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Oct 14, 2008 08:26 PM

Memorable Food & Funerals?

No connection with Halloween. I know that at a traditional Irish wake, the food is liquid. But the fondest memories of my grandfathers' and father's funerals was the great Russian food and, of course, copious amounts of vodka. Blini, stuffed cabbages, kolbasi, kapusta (saurkraut), rye bread to soak up the alcohol, and even caviar. What a way to go.

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  1. Sloppy Joe's are a staple at Jewish funerals in Northern NJ. Please remember to stick one into my coffin!

    8 Replies
    1. re: michele cindy

      That's a new one for me. On the west you have to have hard boiled eggs, and then either a dairy spread lox, whitefish, bagels etc, or deli meats with salads etc. A lot of sweets, as it is the custom to bring something sweet to the house of mourning.

      1. re: michele cindy

        Jewish funerals ain't what they used to be! Traditionally, round foods are served--like eggs, bagels, lentils. Fish is okay, but usually not meat or chicken.

        When my Grandpa passed away, a neighbor brought over a homemade chocolate cake. That's when the negotiations began. I asked my mom for a piece before she took it to my aunt's house for the Shiva. She said she couldn't cut into it and then bring it. I asked her to take me, she said no because I had school the next day. I asked her to bring a piece home for me. She said she couldn't take food out of the Shiva house. (I like to think Grandpa would have wanted me to have a piece of cake.)

        Many years later, I was at the Shiva of my 3rd cousin's FIL, a very beloved Orthodox rabbi. As I was leaving, she insisted that I take as much food as I could carry!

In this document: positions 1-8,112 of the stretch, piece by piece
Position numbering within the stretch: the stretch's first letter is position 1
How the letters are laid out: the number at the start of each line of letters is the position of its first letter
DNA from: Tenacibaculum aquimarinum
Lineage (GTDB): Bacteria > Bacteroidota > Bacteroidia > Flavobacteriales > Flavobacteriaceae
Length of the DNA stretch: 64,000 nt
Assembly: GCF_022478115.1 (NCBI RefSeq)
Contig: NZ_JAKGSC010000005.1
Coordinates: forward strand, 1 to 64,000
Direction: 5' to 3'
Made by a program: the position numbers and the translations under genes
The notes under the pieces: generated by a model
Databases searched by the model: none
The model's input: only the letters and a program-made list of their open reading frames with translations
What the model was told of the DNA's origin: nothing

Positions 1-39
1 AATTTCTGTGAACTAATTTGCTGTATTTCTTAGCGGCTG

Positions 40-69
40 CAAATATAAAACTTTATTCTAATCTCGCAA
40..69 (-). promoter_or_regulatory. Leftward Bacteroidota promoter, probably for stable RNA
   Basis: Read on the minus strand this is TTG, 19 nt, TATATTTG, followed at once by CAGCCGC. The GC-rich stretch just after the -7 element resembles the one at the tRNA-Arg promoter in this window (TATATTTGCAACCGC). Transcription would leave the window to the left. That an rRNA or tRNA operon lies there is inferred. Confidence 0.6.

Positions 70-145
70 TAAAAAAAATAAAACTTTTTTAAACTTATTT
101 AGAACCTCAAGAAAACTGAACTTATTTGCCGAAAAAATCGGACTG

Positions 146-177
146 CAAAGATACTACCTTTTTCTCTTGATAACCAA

1. re: Kate is always hungry

          I forgot about the fish and bagels, we do that too here. There's a version of the sloppy joe called a smoky joe which is made with white fish, carp, salmon etc. Really good stuff.

          1. re: michele cindy

            If you have a recipe I would like to try it out on my husband, I think he would like it. TIA

            1. re: paprkutr

              It's really not a recipe, but more of an assembly. It's from my memory, so it may not be that accurate... both use a specially cut rye bread, it's a rye cut down the length rather then the typical round slice. To do this with regular rye you would take 3 slices of pretty thin rye bread.
              choose any 1 or combo of the follwing
              turkey, pastrami, cornedbeef, tongue
              layer on bread, top with coleslaw
              top with bread, spread on russian dressing
              add next layer of meat, top with coleslaw
              serve with pickles and pickeled tomatoes. Never use cheese on them.
              Smoky same layered concept
              choose any smoked fish, (no bones) you like
              ie, lox, white fish, sable, carp,
              spread bread with cream cheese, or scallion cream cheese
              top with fish
              apply next layer of bread top cc and another fish
              top with rye. I think you can also use whitefish salad, baked salmon salad to on these.

          2. re: Kate is always hungry

            Round foods like bagels to symbolize the continuity of the circle of life. Eggs (I think) are also a symbol of rebirth and life (like Easter eggs and the hb eggs at the end of the first part of the Seder just before the meal, which are odd when you think about it because there's nothing about them in the Haggadah.

            1. re: Judith